Will vs Trust: Which is For Me?

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Often when I meet with a new client to prepare an estate plan the client walks in the door believing that she needs a trust.  When asked why she would like a trust, the response is often to avoid probate because she has heard that probate is very expensive.  However, when the pros and cons of a trust are discussed with the client, in most cases the client decides that a will is a more suiting instrument.  Unless there are specific reasons to create a trust, most of the time a well-drafted will is sufficient. So who wins in the battle of Will vs Trust?

What is Probate?

At its most basic level, probate is the process by which a decedent’s estate is administered.  When assets of the decedent are titled in her name (i.e. a home, a car, bank accounts, etc.) probate is needed to change the ownership of those assets.  If a decedent dies with no assets titled in her name, there will typically be no need to probate her estate (most of the time a court is not needed to transfer ownership of a couch, TV, and DVD collection).  Also, there are various types of assets (life insurance being the most common) that are able to transfer at death without the need of probate.

Cost to Probate an Estate

Like any legal matter involving attorneys and the court system, there is a cost associated with the probate of an estate.  However, the cost in Idaho to probate an estate is much more reasonable than in some other states.  For instance, in California an attorney representing the personal representative of an estate is compensated in an amount based on the total value of the estate.  Therefore, if a decedent’s estate is high-value, the cost to probate that estate will likewise be high.  This leaves many with the impression that probate is something to be avoided at all costs.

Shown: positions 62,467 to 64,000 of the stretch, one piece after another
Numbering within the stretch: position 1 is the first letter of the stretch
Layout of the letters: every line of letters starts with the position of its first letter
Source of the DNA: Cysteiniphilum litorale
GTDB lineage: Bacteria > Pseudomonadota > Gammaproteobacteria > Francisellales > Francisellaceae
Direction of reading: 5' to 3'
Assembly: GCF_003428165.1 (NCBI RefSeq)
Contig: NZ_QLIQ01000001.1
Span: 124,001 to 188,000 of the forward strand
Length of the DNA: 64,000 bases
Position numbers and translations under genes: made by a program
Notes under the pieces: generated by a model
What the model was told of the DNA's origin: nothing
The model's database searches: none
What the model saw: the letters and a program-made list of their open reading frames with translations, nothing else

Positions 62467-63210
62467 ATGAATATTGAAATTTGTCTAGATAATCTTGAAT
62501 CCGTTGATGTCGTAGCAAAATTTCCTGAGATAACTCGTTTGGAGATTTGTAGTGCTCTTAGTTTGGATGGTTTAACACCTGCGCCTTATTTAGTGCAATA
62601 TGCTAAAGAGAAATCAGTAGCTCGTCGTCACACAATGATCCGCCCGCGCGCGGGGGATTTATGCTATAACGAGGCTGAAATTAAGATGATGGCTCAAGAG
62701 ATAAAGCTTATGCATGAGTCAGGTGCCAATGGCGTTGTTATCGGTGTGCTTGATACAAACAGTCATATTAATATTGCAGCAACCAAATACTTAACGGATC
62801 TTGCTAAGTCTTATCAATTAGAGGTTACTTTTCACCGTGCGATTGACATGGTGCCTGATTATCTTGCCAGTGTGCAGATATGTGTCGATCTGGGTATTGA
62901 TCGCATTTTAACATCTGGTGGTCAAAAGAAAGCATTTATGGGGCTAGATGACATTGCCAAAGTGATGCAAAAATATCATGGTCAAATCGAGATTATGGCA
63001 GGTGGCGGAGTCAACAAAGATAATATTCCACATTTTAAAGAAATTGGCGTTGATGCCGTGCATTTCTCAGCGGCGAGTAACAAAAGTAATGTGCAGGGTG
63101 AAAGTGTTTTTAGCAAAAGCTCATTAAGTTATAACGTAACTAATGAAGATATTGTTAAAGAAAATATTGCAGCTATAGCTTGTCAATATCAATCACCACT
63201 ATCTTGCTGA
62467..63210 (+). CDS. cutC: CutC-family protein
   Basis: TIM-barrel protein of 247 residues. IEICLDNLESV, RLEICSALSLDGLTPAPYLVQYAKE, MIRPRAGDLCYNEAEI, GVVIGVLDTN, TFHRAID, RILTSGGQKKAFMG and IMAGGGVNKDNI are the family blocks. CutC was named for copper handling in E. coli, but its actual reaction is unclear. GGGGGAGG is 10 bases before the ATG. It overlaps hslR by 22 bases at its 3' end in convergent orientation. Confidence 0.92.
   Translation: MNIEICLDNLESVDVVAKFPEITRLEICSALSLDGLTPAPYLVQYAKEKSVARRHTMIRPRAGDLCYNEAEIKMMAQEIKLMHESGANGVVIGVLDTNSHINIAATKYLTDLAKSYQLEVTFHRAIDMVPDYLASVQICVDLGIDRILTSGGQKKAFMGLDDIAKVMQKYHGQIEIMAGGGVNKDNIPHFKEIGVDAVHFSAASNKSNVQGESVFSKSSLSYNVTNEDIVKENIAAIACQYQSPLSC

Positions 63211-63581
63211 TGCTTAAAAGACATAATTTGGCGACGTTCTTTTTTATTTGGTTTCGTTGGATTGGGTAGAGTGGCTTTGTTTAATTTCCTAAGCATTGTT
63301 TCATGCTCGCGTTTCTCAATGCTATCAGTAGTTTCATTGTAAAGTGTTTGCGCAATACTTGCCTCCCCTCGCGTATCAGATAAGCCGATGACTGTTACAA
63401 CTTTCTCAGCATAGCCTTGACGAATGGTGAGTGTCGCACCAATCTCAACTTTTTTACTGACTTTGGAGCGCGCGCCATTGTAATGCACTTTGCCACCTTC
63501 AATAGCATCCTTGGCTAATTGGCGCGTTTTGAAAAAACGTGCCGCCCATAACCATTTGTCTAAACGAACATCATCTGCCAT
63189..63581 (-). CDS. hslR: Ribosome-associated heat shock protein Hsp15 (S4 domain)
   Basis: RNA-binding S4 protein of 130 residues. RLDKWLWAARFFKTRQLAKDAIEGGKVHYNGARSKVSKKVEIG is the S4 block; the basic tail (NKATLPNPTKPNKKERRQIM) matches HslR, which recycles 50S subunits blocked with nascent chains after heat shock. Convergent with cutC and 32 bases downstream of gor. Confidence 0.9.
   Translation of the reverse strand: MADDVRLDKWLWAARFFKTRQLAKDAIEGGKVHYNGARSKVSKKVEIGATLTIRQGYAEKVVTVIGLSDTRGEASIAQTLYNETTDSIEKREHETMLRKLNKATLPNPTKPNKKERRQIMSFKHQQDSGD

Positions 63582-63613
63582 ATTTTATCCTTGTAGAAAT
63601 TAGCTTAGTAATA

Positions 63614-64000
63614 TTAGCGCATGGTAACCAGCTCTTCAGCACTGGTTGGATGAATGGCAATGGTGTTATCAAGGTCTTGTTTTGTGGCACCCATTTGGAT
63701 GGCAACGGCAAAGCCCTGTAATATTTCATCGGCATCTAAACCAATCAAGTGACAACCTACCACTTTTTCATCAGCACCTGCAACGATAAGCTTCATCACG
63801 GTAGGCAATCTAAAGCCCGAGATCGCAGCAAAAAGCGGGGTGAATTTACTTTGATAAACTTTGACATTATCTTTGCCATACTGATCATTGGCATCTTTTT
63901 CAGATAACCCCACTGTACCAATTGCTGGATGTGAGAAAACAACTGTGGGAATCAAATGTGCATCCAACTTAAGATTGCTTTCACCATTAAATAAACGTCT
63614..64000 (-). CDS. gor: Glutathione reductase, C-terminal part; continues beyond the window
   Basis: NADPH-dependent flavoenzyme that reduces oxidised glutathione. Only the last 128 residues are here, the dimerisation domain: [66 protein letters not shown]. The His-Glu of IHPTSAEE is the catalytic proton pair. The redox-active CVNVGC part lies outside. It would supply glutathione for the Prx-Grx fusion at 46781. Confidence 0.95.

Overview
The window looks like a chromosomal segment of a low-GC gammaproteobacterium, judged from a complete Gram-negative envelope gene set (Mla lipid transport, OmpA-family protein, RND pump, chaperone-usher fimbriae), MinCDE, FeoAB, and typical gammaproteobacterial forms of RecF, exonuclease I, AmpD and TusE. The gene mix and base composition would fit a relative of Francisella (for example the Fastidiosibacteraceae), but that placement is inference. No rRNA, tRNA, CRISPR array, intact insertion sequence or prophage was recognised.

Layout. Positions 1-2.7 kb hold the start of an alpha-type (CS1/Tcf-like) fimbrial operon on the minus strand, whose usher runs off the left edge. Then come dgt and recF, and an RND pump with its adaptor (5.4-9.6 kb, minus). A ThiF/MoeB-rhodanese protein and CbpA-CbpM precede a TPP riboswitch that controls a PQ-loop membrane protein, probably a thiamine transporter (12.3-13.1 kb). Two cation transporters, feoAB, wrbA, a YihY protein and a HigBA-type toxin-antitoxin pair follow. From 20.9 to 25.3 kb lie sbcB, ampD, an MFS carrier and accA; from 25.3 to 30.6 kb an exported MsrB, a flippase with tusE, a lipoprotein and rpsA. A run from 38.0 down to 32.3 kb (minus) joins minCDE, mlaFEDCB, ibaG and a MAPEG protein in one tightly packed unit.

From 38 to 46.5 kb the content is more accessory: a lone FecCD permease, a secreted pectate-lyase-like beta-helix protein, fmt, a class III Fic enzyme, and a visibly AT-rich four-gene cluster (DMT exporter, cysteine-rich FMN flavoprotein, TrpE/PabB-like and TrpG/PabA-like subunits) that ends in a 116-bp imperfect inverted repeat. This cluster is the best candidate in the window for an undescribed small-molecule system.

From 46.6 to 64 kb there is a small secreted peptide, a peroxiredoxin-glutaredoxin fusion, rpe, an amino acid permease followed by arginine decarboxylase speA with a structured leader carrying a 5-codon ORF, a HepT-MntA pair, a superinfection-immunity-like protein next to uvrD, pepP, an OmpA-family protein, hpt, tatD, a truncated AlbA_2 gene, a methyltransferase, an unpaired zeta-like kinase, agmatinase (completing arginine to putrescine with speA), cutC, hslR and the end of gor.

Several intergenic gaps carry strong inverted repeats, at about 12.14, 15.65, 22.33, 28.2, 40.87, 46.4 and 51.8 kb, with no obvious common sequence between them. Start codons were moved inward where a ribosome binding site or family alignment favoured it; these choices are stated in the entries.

In Idaho, the fee you pay your attorney is not governed by statute, but is a contractual matter between you and the attorney.  Whether that fee structure is based on an hourly rate, or some other agreement, the attorney’s compensation will not be directly related to the value of the estate, although high value estates may naturally require more time and attention than a low-value estate.  Generally the cost to probate an estate in Idaho is very reasonable, especially when considering what is required to implement an estate plan to avoid probate, and the unfortunate reality that such plans often fail.

How Can a Trust Avoid Probate?

First it is important to know what a trust is.  Surprisingly, the IRS (of all possible sources) provides a simple and easy to follow definition of a trust: “a trust is a relationship in which one person holds title to property, subject to an obligation to keep or use the property for the benefit of another.”  The basic structure of a trust is that the legal interest and the beneficial interest of property is split, either between a single person acting in multiple capacities, or between multiple people acting in different capacities.  A simple example is this: John Hancock owns a home, which is titled in his name as an individual.  When John dies, that home remains titled in the name of John Hancock until a probate is initiated, at which time the title of the home will be transferred to his estate and then ultimately in some other name, depending on what is done with the home.  This all requires a probate, which requires hiring and paying an attorney and cost costs.  Alternatively, if John had established a trust, say the “John Hancock Living Trust,” John could have given that home to the Trust for the benefit of himself, he could have acted as Trustee of the Trust during his life time, and also designated who should act as his successor Trustee when he dies, and directed what should be done with that house when he dies.  Upon the death of John, the Successor Trustee could simply do with the house what John directed, without needing to probate the estate and involve the court and the expense associated with that process.